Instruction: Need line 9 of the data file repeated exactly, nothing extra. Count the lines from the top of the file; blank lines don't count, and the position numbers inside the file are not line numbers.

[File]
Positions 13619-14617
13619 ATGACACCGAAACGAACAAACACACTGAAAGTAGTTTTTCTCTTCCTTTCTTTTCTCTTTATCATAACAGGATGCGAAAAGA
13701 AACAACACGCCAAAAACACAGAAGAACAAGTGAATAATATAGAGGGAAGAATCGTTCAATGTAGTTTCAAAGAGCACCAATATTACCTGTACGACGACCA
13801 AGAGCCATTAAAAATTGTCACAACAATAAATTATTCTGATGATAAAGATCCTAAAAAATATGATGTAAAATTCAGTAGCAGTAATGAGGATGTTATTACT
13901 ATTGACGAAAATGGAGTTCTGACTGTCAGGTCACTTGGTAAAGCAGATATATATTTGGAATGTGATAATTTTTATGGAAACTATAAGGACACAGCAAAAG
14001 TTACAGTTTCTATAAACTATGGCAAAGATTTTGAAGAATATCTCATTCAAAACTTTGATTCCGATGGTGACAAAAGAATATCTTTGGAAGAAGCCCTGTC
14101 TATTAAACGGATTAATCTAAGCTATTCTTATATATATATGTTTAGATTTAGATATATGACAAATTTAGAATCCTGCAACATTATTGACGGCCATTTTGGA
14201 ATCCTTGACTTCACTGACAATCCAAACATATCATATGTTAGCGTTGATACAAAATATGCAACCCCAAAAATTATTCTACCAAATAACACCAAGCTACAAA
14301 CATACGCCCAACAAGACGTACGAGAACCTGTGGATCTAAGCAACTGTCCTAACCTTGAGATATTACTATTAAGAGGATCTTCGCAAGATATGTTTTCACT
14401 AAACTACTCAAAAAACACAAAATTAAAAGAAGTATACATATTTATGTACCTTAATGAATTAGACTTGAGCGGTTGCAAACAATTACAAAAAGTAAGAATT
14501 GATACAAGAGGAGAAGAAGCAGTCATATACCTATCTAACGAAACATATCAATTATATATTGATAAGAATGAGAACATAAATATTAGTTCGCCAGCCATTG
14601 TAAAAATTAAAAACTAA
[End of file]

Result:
14301 CATACGCCCAACAAGACGTACGAGAACCTGTGGATCTAAGCAACTGTCCTAACCTTGAGATATTACTATTAAGAGGATCTTCGCAAGATATGTTTTCACT